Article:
The last tradition I’d like to see shelved is growing cover crops. This practice originated in the management of agricultural fields, which were otherwise left bare after harvest. Outside of producing some kale or other winter vegetables, what’s the point of planting a cover crop in your garden, when you can protect the soil in other ways? Cover crops require water and nutrients, which eventually will need to be pulled or incorporated. You are forcing your soil system to continue to support plant growth and be subjected to disturbance with the planting and harvesting of the cover crop. Why not let the soil rest over the winter with a nice blanket of mulch? Give it a chance to regenerate its nutrient load while being protected from unnecessary disturbance.
Two of these tips have been discussed many times in this forum, so I’ll direct you to longer discussions of soil testing and mulching. Mulching is not just important for protecting the soil bed after the growing season, but should be used on actively producing beds. A deep, coarse organic mulch will promote water and air movement, moderate soil temperatures, reduce weeds, and provide a slow feed of nutrients throughout the season. You’ll have to wait until your seeds are up to apply it, of course, but try to avoid bare soil as much as possible.
Soil testing is really crucial for any garden, but
perhaps most important in vegetable gardens where harvesting may decrease key
nutrients over time. It will also guide you in identifying potential heavy
metal problems. The money you will save in not buying unnecessary fertilizers
and other amendments will pay for many soil tests.
Sometimes you will need to add material to your existing
beds if you are not using a natural soil. Soilless media (deceptively
marketed as “potting soil” though no soil is to be found) will decompose and
settle over time, leaving you with a sunken soil system. You will need to add
more of the same sort of media to the beds, making sure you mix it in
thoroughly to prevent a perched water table. (This is why you might consider
using a natural soil and avoiding this annual chore – because a natural soil
will not subside over time.)
We are in the dog days of summer! Record high temperatures across the country have been reported. Let’s face it, climate change is real and the planet is getting warmer, despite record cold temperatures in winter in some areas. With climate change, there are more occurrences of extreme temperatures as well as precipitation such as severe drought, flooding, heavier than usual snowfall, etc. So, how does climate change affect gardeners? To understand the concept, we must first understand how high temperatures affect plant growth and development.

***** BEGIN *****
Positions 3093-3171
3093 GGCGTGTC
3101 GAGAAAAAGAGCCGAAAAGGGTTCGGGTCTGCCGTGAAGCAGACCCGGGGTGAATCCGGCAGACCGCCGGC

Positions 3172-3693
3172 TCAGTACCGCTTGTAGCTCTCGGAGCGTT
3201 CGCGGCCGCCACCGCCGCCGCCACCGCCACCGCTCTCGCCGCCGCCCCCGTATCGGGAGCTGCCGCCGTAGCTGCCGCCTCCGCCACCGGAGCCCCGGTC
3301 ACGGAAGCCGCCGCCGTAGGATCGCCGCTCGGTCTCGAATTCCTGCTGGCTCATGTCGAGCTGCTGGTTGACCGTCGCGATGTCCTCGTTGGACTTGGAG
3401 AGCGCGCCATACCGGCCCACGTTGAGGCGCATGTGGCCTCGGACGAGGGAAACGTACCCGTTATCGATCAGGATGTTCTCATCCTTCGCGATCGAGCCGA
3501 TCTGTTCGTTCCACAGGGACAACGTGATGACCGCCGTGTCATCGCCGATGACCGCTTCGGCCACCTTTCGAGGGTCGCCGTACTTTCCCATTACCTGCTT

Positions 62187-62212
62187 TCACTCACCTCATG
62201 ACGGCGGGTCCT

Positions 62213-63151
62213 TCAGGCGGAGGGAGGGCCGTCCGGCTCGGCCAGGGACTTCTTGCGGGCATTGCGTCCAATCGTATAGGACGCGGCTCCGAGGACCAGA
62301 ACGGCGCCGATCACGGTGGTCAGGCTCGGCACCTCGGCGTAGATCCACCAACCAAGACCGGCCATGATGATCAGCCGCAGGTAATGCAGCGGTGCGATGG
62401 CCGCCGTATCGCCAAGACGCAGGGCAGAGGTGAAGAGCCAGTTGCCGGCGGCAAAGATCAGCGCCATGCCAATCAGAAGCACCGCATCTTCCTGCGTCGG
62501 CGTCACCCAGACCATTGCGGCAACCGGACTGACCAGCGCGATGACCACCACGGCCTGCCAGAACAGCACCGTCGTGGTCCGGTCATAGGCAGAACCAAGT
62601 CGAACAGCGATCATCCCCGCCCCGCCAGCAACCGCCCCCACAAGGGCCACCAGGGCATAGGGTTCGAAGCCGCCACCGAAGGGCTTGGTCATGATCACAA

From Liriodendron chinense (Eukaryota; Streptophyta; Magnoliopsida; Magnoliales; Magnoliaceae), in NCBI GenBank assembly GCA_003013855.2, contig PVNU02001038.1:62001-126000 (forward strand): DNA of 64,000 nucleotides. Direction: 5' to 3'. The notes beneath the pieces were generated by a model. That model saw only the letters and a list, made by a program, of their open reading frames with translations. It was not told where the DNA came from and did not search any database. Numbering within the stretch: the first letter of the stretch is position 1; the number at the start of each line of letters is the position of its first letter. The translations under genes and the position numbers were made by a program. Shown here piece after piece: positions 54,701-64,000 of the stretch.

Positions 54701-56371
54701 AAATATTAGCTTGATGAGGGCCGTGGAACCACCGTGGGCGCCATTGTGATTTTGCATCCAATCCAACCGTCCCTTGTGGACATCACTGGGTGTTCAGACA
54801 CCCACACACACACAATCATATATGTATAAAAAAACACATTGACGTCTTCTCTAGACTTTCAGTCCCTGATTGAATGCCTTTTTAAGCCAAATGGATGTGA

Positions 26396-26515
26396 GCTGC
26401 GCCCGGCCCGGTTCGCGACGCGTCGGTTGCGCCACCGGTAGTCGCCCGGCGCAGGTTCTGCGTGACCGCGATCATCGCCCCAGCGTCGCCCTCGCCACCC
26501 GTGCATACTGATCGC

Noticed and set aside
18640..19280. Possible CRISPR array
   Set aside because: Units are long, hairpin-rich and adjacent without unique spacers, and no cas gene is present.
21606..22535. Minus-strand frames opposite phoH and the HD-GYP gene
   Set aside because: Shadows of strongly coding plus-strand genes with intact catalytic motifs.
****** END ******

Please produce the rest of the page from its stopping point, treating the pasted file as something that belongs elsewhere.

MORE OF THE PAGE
Plant temperature tolerance is the ability of any plant to adapt to a given climate at both low and high temperatures. It is obviously important to use species that not only can survive our winter temperatures, but also our hot summers. Similar to the U.S.D.A. Plant Cold Hardiness Zone map (http://planthardiness.ars.usda.gov/PHZMWeb/), the American Horticultural Society published a plant heat zone map (http://www.ahs.org/gardening-resources/gardening-maps/heat-zone-map). The heat zones are based on the average annual days with temperatures above 86°F (30°C). For example, up in my neck of the woods in Wisconsin, we have four heat zones in the state; zones 2-5 with the cooler (lower number) heat zones in the northern part of the state and the warmer heat zones in the southern and western part of the state and in urban areas. In comparison, North Carolina has seven heat zones (2-8). California has even more heat zones due to its varying climates and elevations.
Unique microclimates can be created at a specific site. Urban areas usually are slightly warmer than rural areas due to the heat island effect created by light reflection off of buildings, heat rising from sewers, and trapping of heat between large buildings. For example, trees planted close to pavement have warmer conditions in summer, than trees planted near turf, especially in the root zone, and have greater water needs. Trees and shrubs in this environment should receive, but rarely get supplemental irrigation compared to those same plants planted in the middle of a lawn or park area with cooler root areas and less heat stress to the tree.
So what does this mean for temperate woody plants?
High temperature stress is important for a number of reasons. The main effect is increased water use. However, water availability is often limited, especially in urban environments, leading to a net loss of moisture within the plant. Leaves loose water quicker through the stomates via transpiration as temperatures rise. The stomates then begin to close and the cooling effect of evapotranspiration is stopped.